We so easily become bound by a common social status or style of music rather than by Jesus’ word, table, or cross because in a free market the customer, rather than Christ, is king.
Today we are watching our nation’s Capitol, the great symbol and center of our democracy, be stormed by protestors, while our Congressional leaders hide behind locked doors, and the sitting president hides behind his twitter account. These are unnerving sights to behold and a frightening moment for our […]
“Christianity, if false, is of no importance, and if true, of infinite importance. The only thing it cannot be is moderately important.” -C.S. Lewis
“Has it ever occurred to you that one hundred pianos all tuned to the same fork are automatically tuned to each other? They are of one accord by being tuned, not to each other, but to another standard to which each one must individually bow” (Tozer).
It is important to love one’s neighbor — but in America, individual freedom is often more prized than biblical admonitions.
The Book of Jonah is a Sunday school favorite, yet hidden beneath its cartoon like drama lies a very scathing socio-religious warning—a warning aimed at the people who would claim to be on “God’s side.”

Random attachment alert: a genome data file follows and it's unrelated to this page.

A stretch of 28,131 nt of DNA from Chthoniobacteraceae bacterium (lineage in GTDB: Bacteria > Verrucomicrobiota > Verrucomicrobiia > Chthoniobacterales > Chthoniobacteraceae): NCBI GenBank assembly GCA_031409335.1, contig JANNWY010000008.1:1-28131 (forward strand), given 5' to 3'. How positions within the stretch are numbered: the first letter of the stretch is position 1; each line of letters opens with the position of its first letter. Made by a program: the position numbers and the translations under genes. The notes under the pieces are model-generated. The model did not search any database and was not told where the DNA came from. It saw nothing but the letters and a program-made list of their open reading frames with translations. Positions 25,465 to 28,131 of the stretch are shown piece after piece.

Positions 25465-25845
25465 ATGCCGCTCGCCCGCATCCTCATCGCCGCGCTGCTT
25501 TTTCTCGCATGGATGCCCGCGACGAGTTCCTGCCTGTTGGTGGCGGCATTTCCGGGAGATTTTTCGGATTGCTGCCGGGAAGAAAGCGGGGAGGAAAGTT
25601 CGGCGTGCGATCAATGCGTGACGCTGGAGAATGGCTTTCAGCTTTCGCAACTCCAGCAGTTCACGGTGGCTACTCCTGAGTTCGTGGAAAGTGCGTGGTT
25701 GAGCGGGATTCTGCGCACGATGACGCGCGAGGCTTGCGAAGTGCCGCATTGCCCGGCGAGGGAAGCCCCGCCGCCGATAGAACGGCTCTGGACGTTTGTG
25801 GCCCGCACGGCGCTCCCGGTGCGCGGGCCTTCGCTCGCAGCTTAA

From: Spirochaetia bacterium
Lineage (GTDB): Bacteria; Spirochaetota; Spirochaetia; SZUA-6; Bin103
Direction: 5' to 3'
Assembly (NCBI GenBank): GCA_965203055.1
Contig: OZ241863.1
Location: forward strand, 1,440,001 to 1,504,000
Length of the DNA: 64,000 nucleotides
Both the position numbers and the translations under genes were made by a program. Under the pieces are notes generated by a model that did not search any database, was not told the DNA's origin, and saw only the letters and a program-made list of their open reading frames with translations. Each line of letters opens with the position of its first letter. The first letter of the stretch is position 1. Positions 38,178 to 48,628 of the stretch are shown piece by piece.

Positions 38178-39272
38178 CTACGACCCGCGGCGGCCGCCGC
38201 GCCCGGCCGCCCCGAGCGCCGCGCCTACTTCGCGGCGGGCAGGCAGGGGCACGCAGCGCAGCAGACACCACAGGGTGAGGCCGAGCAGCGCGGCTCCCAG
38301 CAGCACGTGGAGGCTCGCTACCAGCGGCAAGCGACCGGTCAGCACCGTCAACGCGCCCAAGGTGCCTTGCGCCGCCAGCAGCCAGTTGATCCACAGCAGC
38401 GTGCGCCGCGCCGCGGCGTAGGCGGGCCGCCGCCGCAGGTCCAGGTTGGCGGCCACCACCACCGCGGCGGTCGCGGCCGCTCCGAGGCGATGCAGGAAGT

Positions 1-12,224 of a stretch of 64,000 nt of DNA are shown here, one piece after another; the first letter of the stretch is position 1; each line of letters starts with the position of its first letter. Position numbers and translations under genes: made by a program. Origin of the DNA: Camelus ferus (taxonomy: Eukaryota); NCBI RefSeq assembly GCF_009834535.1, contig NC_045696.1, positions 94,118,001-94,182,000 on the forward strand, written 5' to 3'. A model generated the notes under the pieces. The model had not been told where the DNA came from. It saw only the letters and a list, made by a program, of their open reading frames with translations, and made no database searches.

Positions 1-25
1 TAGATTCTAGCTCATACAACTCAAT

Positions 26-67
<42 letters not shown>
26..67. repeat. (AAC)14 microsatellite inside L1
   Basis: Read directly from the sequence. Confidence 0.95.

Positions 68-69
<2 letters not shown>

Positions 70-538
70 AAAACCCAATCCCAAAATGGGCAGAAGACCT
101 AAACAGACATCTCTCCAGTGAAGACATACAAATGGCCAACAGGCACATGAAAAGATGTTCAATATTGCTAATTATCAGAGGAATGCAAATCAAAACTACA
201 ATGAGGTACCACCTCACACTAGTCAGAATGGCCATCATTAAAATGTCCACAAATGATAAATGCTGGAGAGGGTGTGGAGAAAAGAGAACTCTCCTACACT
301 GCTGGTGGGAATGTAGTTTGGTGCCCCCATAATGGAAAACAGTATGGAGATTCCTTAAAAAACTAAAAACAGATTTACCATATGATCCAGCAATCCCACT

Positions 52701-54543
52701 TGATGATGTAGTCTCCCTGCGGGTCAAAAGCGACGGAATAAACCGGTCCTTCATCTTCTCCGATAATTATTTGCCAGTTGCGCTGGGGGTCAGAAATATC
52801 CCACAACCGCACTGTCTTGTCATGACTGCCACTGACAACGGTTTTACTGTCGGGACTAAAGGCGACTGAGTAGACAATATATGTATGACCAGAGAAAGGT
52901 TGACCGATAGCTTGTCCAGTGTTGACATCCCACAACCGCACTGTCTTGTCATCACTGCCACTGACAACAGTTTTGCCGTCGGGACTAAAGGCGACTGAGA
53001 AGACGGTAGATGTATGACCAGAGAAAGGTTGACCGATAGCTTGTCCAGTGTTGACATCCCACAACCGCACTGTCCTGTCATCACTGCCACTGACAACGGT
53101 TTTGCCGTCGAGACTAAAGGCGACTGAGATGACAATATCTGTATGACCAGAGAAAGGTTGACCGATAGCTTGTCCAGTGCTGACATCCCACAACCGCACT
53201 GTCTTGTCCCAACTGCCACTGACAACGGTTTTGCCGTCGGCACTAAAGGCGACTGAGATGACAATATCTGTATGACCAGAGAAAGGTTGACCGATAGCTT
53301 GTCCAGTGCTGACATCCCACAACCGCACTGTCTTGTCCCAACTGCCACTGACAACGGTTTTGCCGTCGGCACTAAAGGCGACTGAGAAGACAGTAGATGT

How can children of a wandering Aramean whose holy vocation is to “be a blessing to all nations” be comfortable with rhetoric so passionately America-focused? How can citizens of an “others-first” Kingdom rally around such an “us-first” platform?
This week’s service honors Father’s Day, Keri’s birthday and Conversation #3 on Racial Righteousness with a message by Pastor Jon Tyson of Church of the City, New York, on Jesus, power and privilege.
It’s time for the Body of Christ to grow up. Like a refrigerated teething ring given to an infant cutting her teeth, I have offered Paul’s ‘Body Metaphor’ for the church to chew on as we seek to become One Unified Body of Many Ethnic Parts.
The “Love Poem” in 1 Corinthians 13 is often pulled out of context and read at weddings. When applied to racial division and ethnic differences in the local church, its doubly explosive!
This is the task of the church today: for Christians of all ethnic and racial backgrounds to receive those of different backgrounds as a gift to broaden our perspective and deepen our love as we learn to not only understand each other’s experiences, but enter into each other’s pain and, God willing, to learn how to suffer in solidarity with them.